Rating: R (language)
Length: 118 minutes
Release Date: August 9, 2012
Directed by: Pablo Larrain
Stars: 3.5 out of 5
Political movies are often about corruption and conspiracies, with few ever really taking into account the constituents of the politicians in question. In “No,” the constituents, in this case the people of Chile in the late 1980s, take center stage. In particular, Rene Saavedra (Gael García Bernal) is the focus, as he is a young advertising agency worker who is tasked with coming up with a campaign for the opposition party trying to get dictator Augusto Pinochet out of office. It seems like a nearly impossible task, especially since Pinochet desperately wants to hang on to his power and will not hesitate to murder anyone who gets in his way, including Rene.
Rene takes the job, even though he knows it comes with a certain amount of danger and a whole lot of responsibility. Both the “yes” and “no” campaigns will have fifteen minutes of free primetime airtime to get their point across in support or opposition to Pinochet. Rene is given notes by his boss Lucho Guzmán (Alfredo Castro) about using negative ads and short films to try and convince people to vote Pinochet out. At first all seems well, until Lucho sees the first few ads that Rene makes, which are actually about returning Chile to a happier time. They are full of rainbows and hope, two things that Lucho, as a Pinochet sympathizer, can’t and doesn’t want to imagine. This puts Rene at direct odds with some of his clients and his boss, who could easily have him fired or worse.
The ad campaign begins to take on a life of its own, eventually sucking in the undecided voters. Lucho seems powerless to stop it, as does Pinochet, unless he wants to resort to the violence that got him to this vote in the first place. Incredibly, this is not a complete work of fiction, but instead is based on a true story. The campaign really did help kick Pinochet out of the office that he held with the utmost in brutality since the 1970s. It shows how, with a little bit of encouraging, people can come together to defeat politicians and anyone else who is holding them back. It is truly a film about the triumph of the human spirit that doesn’t have to get too sentimental to still be powerful.
One of the biggest surprises about “No” is that it is filmed using low-fi cameras and equipment. In today’s Blu-ray world where high definition is king, it is a bold and risky bet. The best pays off because the lower definition actually enhances the era that the story is being told in, which is the late 1980s. It hearkens back to an earlier age before most people could even imagine having flat screens and little reflective discs to put movies on instead of VHS tapes. Credit goes to director Pablo Larrain for having the courage to be so gutsy and take the risk that modern audiences might not like a picture that looks less polished than what they are used to.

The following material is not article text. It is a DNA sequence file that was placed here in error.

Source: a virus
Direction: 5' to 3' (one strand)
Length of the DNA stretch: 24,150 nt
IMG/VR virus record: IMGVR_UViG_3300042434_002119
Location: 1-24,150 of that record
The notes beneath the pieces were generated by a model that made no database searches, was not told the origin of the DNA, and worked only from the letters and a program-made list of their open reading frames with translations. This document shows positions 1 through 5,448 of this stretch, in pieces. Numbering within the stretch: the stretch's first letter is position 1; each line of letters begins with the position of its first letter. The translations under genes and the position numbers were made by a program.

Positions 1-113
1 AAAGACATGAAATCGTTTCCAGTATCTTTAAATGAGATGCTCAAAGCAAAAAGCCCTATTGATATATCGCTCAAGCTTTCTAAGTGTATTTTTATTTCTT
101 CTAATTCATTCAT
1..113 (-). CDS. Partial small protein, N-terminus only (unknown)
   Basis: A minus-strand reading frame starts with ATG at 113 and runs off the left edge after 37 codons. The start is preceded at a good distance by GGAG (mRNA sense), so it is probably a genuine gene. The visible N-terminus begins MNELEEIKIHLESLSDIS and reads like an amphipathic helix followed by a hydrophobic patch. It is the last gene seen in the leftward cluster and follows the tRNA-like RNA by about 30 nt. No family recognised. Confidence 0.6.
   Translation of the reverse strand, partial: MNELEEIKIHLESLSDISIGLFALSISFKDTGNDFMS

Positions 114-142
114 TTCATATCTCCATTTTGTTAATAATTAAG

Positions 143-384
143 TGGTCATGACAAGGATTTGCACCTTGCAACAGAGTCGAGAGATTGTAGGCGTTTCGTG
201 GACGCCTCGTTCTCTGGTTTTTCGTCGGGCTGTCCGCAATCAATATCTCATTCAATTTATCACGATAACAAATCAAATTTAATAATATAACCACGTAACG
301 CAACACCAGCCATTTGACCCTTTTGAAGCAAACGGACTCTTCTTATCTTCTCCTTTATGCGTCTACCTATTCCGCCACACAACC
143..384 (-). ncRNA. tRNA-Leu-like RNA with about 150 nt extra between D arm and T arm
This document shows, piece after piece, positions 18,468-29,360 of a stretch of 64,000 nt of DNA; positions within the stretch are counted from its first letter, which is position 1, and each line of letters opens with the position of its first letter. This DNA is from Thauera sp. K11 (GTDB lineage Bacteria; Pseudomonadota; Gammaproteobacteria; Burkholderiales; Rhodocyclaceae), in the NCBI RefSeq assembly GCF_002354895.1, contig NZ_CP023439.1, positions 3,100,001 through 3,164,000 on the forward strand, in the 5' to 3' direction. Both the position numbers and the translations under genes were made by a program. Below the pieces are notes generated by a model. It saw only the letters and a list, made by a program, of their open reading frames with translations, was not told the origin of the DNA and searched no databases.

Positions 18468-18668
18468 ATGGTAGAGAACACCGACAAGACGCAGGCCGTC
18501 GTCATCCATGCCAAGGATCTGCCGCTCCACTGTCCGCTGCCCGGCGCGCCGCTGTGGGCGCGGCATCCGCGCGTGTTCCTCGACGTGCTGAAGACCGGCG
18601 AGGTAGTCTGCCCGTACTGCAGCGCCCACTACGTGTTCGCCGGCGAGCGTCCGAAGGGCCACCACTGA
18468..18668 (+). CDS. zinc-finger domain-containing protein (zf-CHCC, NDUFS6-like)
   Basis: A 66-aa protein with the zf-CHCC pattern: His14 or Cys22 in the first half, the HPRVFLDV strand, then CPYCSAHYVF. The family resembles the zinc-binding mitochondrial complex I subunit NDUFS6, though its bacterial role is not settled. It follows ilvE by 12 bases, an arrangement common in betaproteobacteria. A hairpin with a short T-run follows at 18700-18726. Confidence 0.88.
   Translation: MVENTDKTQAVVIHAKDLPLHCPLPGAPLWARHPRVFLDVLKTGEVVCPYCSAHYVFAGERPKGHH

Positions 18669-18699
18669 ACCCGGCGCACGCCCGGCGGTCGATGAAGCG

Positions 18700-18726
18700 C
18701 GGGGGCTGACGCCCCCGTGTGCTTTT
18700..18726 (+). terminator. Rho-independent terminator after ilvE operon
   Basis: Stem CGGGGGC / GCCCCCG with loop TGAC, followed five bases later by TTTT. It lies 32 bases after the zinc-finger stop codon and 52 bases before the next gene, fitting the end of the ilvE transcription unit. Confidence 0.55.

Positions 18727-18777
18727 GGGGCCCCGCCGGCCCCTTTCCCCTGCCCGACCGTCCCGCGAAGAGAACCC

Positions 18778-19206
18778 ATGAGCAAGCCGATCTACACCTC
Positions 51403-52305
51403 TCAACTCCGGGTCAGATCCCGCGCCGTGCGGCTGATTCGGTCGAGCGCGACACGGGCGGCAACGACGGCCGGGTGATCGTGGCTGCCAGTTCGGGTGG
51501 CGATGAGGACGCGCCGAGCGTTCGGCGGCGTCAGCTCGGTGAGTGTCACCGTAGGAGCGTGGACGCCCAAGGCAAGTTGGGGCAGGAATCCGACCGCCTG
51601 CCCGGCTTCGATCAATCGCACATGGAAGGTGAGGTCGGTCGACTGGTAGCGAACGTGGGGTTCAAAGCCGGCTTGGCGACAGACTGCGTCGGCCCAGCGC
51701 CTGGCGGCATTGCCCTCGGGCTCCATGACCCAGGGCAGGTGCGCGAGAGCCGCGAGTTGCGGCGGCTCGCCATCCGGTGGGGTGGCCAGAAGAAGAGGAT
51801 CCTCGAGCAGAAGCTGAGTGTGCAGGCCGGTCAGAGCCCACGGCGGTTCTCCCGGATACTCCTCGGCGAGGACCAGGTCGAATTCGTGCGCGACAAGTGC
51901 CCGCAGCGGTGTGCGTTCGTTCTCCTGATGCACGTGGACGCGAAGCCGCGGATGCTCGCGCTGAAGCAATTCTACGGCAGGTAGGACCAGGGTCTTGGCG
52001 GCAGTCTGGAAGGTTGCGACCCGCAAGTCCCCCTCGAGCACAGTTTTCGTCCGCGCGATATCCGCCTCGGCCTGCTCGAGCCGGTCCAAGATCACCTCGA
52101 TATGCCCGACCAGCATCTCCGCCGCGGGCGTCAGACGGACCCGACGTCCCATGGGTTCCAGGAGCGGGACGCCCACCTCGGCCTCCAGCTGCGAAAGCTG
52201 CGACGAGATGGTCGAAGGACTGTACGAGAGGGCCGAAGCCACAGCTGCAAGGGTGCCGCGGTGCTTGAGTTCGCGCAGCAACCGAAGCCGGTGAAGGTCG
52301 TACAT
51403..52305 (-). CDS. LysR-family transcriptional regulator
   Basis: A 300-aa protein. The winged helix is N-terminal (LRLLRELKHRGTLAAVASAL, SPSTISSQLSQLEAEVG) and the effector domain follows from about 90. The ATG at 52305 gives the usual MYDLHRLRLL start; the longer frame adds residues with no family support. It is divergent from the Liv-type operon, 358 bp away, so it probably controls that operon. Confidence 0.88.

Larrain also wrote the screenplay, which is an adaptation of the play by the same name. It serves as a bookend of sorts to the director’s two previous efforts, “Tony Manero” and “Post Mortem.” Though neither of those films was directly about Pinochet, they were set against a backdrop of his rise to power and subsequent rule, which is a dark mark on Chile’s history due to numerous human rights violations and murders. Though not officially a trilogy, all three films tie in to each other because of Pinochet, with “No” serving as the only one that has any real levity to it. The first two were extraordinarily dark, whereas “No” is hopeful and downright optimistic at times. It is a nice change of pace from Larrain’s usual fare-one that his fans might not be expecting but will definitely like.
The good news is that anyone who is watching “No” for the first time and has not seen the first two films will not have any trouble following the story. In fact, Larrain wisely sets aside a bit of screen time at the very beginning of the film to explain the state of Chile under Pinochet’s rule. This allows viewers who have only vaguely heard of the dictator watch the story with enough perspective to truly understand and enjoy it. After that, it is easy to follow along on this tense, perfectly crafted political thrill ride. Audience members will learn a thing or two about politics and history, and then leave the theater wondering what will be the topic of Larrain’s next film.